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Some of this week's Letters to AutoSpeed!

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Cooler Rodeo

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I am after an intercooler for my 2001 Holden Rodeo 2.8-litre turbo diesel. I can't get onto one anywhere. Can you make/organize one? Any info would be appreciated.

Jon Morrow

"Haulin' Arse!"and APS Rodeo intercooling Kits. If you're on a budget, check out "The World's Biggest Intercooler Comparison - Part One" - specifically the medium to large size intercoolers.

Easier Breathing Intercooler

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I found your intercooler comparison articles ("The World's Biggest Intercooler Comparison - Part One" very helpful. Is it possible to somehow increase the airflow of the 'coolers by welding on bigger end pipes? Or is it the actual core that's restrictive? The 'cooler I'm most interested in is from the JDM VR4 as I'm currently in the process of importing the car. Keep up the great work!

Eugene Dem

Compare the Series 5 RX7 intercooler to the Series 4 and you can see that larger pipework can improve the overall flow efficiency of an intercooler. This might not be particularly effective in all cases as, like you mentioned, the core might be causing the bulk of restriction. Maybe weld on some larger pipes and see how you go. If you do, please let us know the result!

And the Mystery Intercooler Is...

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In Part 2 of the recent intercooler test "The World's Biggest Intercooler Comparison" the intercooler labelled "Volvo/Saab" is actually a Volvo intercooler. These were used on all B230 Turbo engines in the 700 series cars (760 Turbo and 740 Turbo) and, I think, in the 900 series. It may also have been used on the 200 series Turbos not sold in Australia. In Volvo circles this intercooler is/was known to be good for quite high power usage (200-300hp).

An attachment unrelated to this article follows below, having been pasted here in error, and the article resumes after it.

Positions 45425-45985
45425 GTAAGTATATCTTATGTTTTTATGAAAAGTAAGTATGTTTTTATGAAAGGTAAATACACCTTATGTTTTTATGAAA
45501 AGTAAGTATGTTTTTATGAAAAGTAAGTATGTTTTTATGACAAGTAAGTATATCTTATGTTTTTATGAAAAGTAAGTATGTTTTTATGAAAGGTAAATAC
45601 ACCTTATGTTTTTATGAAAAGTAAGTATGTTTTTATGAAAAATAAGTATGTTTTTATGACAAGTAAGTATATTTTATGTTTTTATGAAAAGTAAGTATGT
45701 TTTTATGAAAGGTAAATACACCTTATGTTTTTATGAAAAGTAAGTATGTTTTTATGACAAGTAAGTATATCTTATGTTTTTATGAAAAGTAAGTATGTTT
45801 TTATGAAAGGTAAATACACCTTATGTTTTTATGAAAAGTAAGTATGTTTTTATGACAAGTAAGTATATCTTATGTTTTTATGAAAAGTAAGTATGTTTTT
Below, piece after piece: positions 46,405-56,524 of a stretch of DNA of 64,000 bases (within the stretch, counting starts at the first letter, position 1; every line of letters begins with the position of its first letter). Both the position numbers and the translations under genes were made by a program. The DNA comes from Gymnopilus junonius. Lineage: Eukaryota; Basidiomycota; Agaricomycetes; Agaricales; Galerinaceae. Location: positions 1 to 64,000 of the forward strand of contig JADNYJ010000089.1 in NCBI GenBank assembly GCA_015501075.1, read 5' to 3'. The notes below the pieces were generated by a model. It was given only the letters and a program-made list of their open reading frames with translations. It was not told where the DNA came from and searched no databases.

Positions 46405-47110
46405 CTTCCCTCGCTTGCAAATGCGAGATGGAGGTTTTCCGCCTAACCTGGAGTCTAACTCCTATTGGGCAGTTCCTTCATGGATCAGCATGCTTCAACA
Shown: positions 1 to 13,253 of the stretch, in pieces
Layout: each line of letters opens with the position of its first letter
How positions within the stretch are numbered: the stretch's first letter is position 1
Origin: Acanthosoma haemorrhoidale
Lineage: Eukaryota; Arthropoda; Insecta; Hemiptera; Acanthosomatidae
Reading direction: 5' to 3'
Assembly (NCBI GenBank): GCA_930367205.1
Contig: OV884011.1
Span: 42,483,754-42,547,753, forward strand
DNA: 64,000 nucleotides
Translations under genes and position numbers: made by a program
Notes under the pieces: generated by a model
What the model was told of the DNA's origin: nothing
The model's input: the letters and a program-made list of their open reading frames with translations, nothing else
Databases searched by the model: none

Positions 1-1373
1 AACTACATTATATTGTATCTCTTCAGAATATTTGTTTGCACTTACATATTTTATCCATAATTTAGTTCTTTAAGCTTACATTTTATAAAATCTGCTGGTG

Kerry Novak

Thanks for clearing that up. We'll update the details in the article!

WRX Whipper?

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When reading your review on the BA Ford Falcon XR6 Turbo "New Car Test - Ford Falcon XR6 Turbo" I noticed some obviously misguided information. Don't get me wrong, the XR6T is a nice car and it is about time Australia upgraded to something more hi-tech and up to date. However, you mentioned that the XR6T will run 6-second 0 - 100s and will outrun the Impreza WRX. The 2004 WRX is a 5.6-second 0 - 100 km/h vehicle and the STi does 4.9-seconds, so I'd like to know where you get your facts. Sounds like a selling technique... I've read online there was a test recently done with the Evo, STi and XR6T and the Subaru was the winner. So, in my opinion, the XR6T is good but not there just yet. Ford has a bit to go to keep up with the little 4x4s.


Our Ford XR6 Turbo test went onto AutoSpeed in November 2003 and, therefore, our comparison with the WRX was made with the vehicle available at that time (which did not have variable cam timing etc).

The Amazing Resistor

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I've been a member for quite a while and I enjoy reading pretty much all the articles that you publish. I was surfing and discovered an intriguing product on sale. Basically, it's a resistor that replaces the intake air temperature sensor. It is said to lean out the air-fuel ratio and advance ignition timing 1 to 2 degrees, creating more power.

I'm interested in knowing your thoughts on this as I recall that there was an article somewhere on AutoSpeed that suggested a mod similar to this. Is this a mod that is possible and safe on any car or is this person trying to scam the innocent? Maybe you might even want to test it out on the Maxima...

Andrew Hew

Modifying the signal from the intake air temp sensor has been discussed at "DIY Modification of Car Electronic Systems - Part 2". Using a default resistor value, however, seems a little bit risky. Varying the output of an existing sensor maintains some ability to change for different ambient conditions. A fixed resistor does not, which means you might be pushing the boundaries of detonation in very hot conditions.

In the case of the Maxima, ignition timing can be easily changed across the range by rotating the dizzy. Stay tuned for a future article on changing AFRs with a superb DIY electronic interceptor...

Strong 'Box